“AAPA is moving its traditional face-to-face training to virtual classrooms and online learning platforms to allow skills sets to be continually developed in a safe way,” he said.
One of the major contractors in Australia, Downer, is implementing many of these practices. Jim Appleby, General Manager of Reconomy at Downer, has put on another hat on to lead the Downer Road Services division COVID-19 response team.
“We have set up a COVID-19 response team in our roads business so we can ensure all of our businesses are informed and up to date,” Mr. Appleby said.
At the heart of Downer’s response are bespoke business continuity plans, allowing the company to provide a response that is cognisant of the nuances of each of its businesses in each state.
These business unit and site-specific plans aim to ensure that all employees are ready to respond to the pandemic.
“I can’t overstate how important it is to stop and prevent the spread of this virus and keep the industry moving. The relationship between the two is inextricably linked,” Mr. Appleby said.
Downer have gone a step beyond social distancing and created a system called compartmentalisation, which means teams are segmented and kept apart.
“If the virus does get into the business, it’s important our compartments are there so that it doesn’t spread through the business. We have put a lot of work into creating those compartments to make sure that the virus can be contained if necessary. COVID-19 has presented new challenges for all of us,” Mr. Appleby said.
The company has also been using a host of digital technologies to enable or enhance social distancing practices.
“We have expanded our paperless technologies and app-based solutions for our sites, to be able to maintain and surpass the social distancing requirements and embrace those rules,” Mr. Appleby said.
He said the business is using apps such as Microsoft Teams or Zoom, alongside specific app-based solutions to suit a host of construction tasks.
“It’s really about our paperless technologies, so our people can operate effectively without social contact. We have some really simple systems, such as a Google Forms system so we can document where people are and where they have been, to complex bespoke paperless solutions to support our operations.”
Mr. Appleby said it is certainly a challenge moving to more technological practices, but he believes it’s bringing out the best in the business.
“A lot of the practices we are doing now will become business as usual they are here to stay that is for sure,” he said.
Education has also been a large focus for Downer to ensure all of its workers, whether full time or casual are aware of the new site requirements.
“In the situation we are facing, we are finding real time information is the key, because it’s moving so rapidly and we are going through various stages of restriction issued by governments – our reaction has to stay up to speed,” Mr. Appleby said.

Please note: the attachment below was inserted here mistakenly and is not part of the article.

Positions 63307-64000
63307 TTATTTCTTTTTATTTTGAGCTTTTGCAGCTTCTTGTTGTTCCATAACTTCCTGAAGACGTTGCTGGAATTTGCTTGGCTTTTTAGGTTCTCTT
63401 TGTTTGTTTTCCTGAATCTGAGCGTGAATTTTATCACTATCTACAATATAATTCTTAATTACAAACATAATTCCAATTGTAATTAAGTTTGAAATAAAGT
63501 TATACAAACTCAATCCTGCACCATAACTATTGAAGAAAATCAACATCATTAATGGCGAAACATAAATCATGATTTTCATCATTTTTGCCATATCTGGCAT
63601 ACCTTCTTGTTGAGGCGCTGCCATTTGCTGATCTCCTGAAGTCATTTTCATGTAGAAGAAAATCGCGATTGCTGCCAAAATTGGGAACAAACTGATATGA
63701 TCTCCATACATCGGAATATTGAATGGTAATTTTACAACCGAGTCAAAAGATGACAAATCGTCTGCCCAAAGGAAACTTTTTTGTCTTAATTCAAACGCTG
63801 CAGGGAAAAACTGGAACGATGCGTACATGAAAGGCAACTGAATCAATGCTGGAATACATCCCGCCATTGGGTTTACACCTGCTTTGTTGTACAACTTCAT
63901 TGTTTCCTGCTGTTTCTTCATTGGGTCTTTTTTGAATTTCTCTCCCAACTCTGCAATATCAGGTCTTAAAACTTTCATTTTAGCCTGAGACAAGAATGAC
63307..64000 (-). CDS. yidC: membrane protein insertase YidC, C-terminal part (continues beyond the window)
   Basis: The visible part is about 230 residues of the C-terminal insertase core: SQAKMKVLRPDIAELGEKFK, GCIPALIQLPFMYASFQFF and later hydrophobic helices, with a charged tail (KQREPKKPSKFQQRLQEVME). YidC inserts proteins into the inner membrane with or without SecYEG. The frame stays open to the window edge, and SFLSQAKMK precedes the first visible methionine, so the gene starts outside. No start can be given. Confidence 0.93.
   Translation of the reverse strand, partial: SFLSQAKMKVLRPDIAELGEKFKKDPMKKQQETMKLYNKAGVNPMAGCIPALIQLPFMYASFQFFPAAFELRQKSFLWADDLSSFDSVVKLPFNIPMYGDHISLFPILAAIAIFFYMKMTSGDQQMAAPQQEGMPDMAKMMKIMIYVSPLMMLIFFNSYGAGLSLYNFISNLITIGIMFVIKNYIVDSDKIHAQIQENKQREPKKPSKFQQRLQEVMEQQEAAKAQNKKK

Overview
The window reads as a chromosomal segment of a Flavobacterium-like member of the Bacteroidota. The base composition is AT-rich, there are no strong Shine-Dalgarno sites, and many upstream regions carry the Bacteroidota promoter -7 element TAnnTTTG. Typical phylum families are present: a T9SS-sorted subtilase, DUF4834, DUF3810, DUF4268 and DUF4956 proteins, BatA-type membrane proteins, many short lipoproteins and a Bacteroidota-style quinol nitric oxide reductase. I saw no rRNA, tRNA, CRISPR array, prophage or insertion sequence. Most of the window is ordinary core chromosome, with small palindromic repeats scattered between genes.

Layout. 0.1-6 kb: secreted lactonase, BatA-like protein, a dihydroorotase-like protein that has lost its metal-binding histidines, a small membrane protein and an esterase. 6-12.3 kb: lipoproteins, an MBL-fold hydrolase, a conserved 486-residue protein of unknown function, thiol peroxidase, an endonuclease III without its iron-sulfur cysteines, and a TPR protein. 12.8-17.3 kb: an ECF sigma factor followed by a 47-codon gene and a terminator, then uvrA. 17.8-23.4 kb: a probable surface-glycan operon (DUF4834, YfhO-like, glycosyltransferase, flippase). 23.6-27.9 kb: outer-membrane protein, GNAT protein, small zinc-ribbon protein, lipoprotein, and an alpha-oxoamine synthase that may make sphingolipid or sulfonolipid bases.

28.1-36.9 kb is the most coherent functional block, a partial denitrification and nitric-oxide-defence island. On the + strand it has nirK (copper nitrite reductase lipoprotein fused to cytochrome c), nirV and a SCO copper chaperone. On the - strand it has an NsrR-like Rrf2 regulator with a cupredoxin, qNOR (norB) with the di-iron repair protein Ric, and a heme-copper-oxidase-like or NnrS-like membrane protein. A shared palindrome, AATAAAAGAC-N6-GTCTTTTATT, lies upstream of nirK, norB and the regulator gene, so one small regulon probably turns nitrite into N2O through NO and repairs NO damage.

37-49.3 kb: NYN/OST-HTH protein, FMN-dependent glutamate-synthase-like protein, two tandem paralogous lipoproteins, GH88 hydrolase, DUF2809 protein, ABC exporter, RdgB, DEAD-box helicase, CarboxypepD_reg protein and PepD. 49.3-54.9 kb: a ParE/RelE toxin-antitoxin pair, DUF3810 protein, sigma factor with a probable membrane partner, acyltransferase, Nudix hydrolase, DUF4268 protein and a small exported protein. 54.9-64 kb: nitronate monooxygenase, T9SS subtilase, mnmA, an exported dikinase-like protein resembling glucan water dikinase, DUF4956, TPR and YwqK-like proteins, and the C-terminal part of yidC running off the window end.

Downer’s best practice guide as part of the business continuity plan is updated daily and that is shared across the business so that workers are able to pick up the relevant sections and ensure they are implemented.
“With our teams and our people who are spread far and wide in the remote and urban situations we have to be agile to ensure everyone is informed,” Mr. Appleby said.
While Downer’s COVID-19 response is a central part of the business, Mr. Appleby said it has also been very important to ensure other safety campaigns such as the Zero Harm campaign are not overwhelmed by the virus.
“Still the biggest risk to our people are the critical risks that we face every day, such as the likes of public traffic, plant pedestrian interface on our site and many more,” he said.
Mr. Appleby was chosen to head up the COVID-19 response team, as Downer wanted to have senior people involved to implement safety measures specific to the pandemic. This way, individual businesses within Downer could continue to operate in a business as usual manner.
For example, a visitor protocol was quickly established for Downer sites so that more Zero Harm observations could be performed safely without visitors interacting directly with the team.
“It’s in our control to make sure industry is following the rules, instil the behaviours, practicing social distancing, good hygiene and all the other best practice initiatives that go above and beyond to keep industry moving,” Mr. Appleby said.
He said the construction industry provides critical infrastructure for people to get to work, including emergency workers and health workers, and the industry needs to continue to play a strong part in that.
“I think our teams have been brilliant at accepting this change. This is a change to how we work and behave. I have seen some brilliant examples of this across our business and across others. I think people are rising to the challenge and its becoming business as usual.”